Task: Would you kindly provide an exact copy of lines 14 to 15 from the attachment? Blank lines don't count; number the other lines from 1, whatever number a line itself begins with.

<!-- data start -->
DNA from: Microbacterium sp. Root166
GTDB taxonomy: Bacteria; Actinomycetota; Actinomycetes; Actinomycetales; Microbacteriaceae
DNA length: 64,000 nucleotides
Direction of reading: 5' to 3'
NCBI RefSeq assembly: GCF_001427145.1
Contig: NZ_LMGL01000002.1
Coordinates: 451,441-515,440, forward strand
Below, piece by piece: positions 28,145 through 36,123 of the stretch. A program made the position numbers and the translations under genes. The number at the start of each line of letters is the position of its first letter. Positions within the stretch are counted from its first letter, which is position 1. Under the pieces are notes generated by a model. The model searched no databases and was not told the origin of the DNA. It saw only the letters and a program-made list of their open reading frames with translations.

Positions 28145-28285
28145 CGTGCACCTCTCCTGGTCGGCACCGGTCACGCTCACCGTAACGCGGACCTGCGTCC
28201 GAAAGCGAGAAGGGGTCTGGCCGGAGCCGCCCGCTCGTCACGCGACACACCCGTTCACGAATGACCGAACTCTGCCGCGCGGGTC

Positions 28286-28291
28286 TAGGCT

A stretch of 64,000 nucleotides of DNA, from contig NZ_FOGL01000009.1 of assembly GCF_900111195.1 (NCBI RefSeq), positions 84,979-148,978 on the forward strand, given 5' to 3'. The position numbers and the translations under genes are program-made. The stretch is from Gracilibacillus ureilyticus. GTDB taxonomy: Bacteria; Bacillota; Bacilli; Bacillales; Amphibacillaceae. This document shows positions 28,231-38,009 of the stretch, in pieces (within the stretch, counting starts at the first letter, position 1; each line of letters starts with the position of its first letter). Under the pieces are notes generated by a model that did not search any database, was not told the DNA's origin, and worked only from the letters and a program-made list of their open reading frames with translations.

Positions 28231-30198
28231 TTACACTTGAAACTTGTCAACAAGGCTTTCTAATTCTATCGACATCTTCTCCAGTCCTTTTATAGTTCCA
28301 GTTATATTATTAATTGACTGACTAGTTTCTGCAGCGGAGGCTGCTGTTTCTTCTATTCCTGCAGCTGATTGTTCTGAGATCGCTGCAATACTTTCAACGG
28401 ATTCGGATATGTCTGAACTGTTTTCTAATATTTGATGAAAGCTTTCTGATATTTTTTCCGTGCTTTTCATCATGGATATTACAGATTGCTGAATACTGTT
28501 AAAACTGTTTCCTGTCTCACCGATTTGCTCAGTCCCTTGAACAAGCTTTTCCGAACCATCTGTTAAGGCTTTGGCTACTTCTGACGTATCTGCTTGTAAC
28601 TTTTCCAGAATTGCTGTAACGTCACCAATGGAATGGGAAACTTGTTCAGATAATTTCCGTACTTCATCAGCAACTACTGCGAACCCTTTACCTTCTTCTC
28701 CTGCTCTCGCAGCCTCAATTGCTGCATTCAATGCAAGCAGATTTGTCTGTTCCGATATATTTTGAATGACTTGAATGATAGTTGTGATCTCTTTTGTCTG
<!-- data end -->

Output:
A stretch of 64,000 nucleotides of DNA, from contig NZ_FOGL01000009.1 of assembly GCF_900111195.1 (NCBI RefSeq), positions 84,979-148,978 on the forward strand, given 5' to 3'. The position numbers and the translations under genes are program-made. The stretch is from Gracilibacillus ureilyticus. GTDB taxonomy: Bacteria; Bacillota; Bacilli; Bacillales; Amphibacillaceae. This document shows positions 28,231-38,009 of the stretch, in pieces (within the stretch, counting starts at the first letter, position 1; each line of letters starts with the position of its first letter). Under the pieces are notes generated by a model that did not search any database, was not told the DNA's origin, and worked only from the letters and a program-made list of their open reading frames with translations.

Positions 28231-30198